6. I wrote a very flexible and somewhat high performance ILP solver in C# over the course of about a week, back in C# 2.0-era, to learn the language. It's my favorite because I've used it in many, many other projects. It has turned into a real work horse for me, and over the years I've improved it greatly and made it more efficient. It is pretty much the go-to tool for about 70-80% of problems that I look at and say to myself "uhg, I really don't want to have to write a solution for this right now. If only there was an easy way that wasn't horribly inefficient". I've used it as the back end for everything from compiler optimization problems, to AI in my game projects, to data number crunching. All sorts of optimization problems, really.
  7. Honestly, my loyalty to my country is flimsy at best, and in most cases, likely nonexistent. I am currently in the USA, and if I thought Canada could offer me everything I have now, plus a ham sandwich, I'd happily turn my back on the US.
  8. Depends on the kind of zombies. If we're talking about 28 days later like zombies, which have effectively human life spans but are crazy, I'd opt for either a boat/bus, followed by a[n] ocean/desert. Drive boat/bus to middle of ocean/desert, hang out for a few weeks. Time and exhaustion will be my weapon. If we're talking those zombies who are effectively invincible [never starve out], save for getting shot in the head, a bus would likely still be my primary weapon. It's big and heavy enough to not really slow down from squishing a zombie. Other than that, pretty much whatever gun I can carry out of a gun shop/walmart and stuff into a bus. A bus is also something that you could likely weld a lot of scrap to, to firm it up a bit. If we're talking the old-style utterly invincible zombies..... not much good weapons will do you.
  9. 1: Operators as part of interfaces, or demands that operators be defined as part of a generic type constraint. Constructors as part of interfaces, or demands that a non-empty constructor be defined as part of a generic type constraint. 2: Either Allow for an interface implementation to be satisfied implicitly if it is marked as an 'implicit' interface type [if it has all the methods for a given interface, it can be treated as being of that type]. Or Allow for existing types to implement new interfaces in a fashion similar to how extension methods can be added to existing types. Honestly, there is a lot with regard to generics that can really use some tweaking.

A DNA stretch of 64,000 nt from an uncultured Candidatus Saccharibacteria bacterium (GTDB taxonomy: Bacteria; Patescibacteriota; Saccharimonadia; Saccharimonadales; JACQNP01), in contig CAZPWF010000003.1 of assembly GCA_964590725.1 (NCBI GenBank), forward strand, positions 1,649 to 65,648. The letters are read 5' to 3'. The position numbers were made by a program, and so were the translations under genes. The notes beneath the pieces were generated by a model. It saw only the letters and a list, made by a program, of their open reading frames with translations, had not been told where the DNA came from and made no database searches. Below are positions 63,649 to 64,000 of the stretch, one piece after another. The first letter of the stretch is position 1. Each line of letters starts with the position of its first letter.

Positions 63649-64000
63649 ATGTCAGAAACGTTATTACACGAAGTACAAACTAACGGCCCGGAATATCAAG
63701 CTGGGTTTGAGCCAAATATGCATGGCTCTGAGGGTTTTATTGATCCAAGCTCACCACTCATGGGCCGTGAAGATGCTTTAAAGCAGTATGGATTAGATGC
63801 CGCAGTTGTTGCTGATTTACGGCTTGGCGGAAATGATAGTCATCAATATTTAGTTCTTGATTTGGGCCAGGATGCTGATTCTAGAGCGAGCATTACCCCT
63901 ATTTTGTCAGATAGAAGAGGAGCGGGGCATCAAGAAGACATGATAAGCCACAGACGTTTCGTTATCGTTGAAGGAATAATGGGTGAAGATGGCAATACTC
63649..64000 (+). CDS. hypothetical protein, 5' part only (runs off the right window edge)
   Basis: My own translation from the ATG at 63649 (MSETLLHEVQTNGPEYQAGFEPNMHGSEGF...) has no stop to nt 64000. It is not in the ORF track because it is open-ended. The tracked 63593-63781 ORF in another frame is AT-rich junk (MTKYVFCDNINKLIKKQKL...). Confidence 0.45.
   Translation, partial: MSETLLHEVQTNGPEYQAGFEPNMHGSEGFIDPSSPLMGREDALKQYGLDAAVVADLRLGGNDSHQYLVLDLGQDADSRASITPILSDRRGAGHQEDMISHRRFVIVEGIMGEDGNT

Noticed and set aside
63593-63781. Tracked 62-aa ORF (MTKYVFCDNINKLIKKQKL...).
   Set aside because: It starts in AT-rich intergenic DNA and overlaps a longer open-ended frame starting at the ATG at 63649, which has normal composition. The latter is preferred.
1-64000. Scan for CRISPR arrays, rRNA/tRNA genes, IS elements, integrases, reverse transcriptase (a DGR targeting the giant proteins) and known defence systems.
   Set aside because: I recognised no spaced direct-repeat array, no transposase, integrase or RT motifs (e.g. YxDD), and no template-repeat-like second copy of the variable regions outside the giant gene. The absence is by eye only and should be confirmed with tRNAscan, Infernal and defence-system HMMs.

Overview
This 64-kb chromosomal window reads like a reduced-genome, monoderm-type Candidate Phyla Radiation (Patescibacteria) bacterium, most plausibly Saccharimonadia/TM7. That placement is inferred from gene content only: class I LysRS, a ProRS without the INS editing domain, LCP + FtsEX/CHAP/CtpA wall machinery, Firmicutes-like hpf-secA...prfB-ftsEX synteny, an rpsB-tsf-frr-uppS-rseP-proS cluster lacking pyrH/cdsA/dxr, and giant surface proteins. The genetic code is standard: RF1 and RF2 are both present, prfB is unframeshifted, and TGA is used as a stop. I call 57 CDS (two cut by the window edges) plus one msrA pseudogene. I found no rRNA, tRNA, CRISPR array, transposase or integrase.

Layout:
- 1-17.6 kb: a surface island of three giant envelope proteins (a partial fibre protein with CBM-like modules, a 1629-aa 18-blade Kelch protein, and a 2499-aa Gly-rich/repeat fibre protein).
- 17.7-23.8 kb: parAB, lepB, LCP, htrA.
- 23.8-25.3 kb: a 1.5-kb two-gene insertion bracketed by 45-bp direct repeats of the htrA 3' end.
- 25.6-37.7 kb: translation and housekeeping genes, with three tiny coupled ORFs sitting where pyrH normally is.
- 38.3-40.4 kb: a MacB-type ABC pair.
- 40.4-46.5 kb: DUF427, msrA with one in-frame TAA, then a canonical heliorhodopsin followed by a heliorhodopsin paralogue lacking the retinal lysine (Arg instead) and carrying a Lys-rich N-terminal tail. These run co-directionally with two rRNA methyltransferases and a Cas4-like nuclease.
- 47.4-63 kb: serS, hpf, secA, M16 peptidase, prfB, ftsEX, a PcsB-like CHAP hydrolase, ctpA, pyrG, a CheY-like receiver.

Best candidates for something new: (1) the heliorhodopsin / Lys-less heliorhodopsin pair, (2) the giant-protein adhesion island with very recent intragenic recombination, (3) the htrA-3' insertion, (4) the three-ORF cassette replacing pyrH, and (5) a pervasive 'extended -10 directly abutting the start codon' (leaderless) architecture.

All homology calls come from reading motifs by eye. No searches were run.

10. So in Fable 2, did the npc's hit on you, or wait for you to approach them? Did they initiate the conversation? I never played it.
  11. There are a fair number of games out there where it is possible for a player to have a relationship with a npc. It has been my observation that these games tend to depend on the player to initiate, and largely drive, the conversation relationships. But what about npc's that initiate conversation, or hit on players, or drive the conversation with the player assuming the roll of the person being picked up? On one hand, this seems like an interesting avenue that would add a bit more to a scene. On the other hand this seems like it may be a short cut to weirding players out, or making them uncomfortable, very similarly to how some people get uncomfortable if certain people hit on them in real life. What do you think? And if it were to be written into the game, what could be done to minimize the discomfort the player experiences if they are approached by an npc that they wouldn't like to approach them? Is it best to just leave the player to assume the initiating roll in these things?
  12. People shouldn't learn to program. ....someone had to do it.
  13. Both of those methods will block. Calling lock inside a try-block doesn't make it non-blocking. What you're looking for is TryEnter. The 'lock' keyword is effectively short-hand for something more verbose. See here for details on the lock statement. Lock resolves down to Monitor.Enter() [plus some more stuff]. If you want to attempt to lock something, but detect if it is already locked and then not perform that action instead, use TryEnter.
  14. Personally found this particular pattern to be so common that it was worth just creating something along the lines of a 'bounded value' type, then just making the thing public. So many of my functions were just "assert(x); y = x;", a lot like what you see there. Things that really were effectively public, but resulted in more typing for me [and I hate things that result in more typing for me]. Looked something like this [not complete code, but will express the idea]:template <class T, T lowerBound, T upperBound> class BoundedValue { T value; void SetValue(T v) { assert(v >= lowerBound && v <= upperBound); value = v; } public: BoundedValue& operator = (T v) { SetValue(v); return *this; } operator T() const { return value; } BoundedValue(T v) { SetValue(v); } };Helps out a lot actually in doing bound checking. Got one for lower/upper bounds too. Pretty handy thing to have in a tool box. Real simple too.
  15. I now know to never tell any of you any of my fears. Wow. Took only one post to put up the hugest, nastiest bugs you could muster after, in the original post : Quote:I have a phobia of large insects, I can't even look at pictures of them on the internet.Never show any vulnerability, even for a second.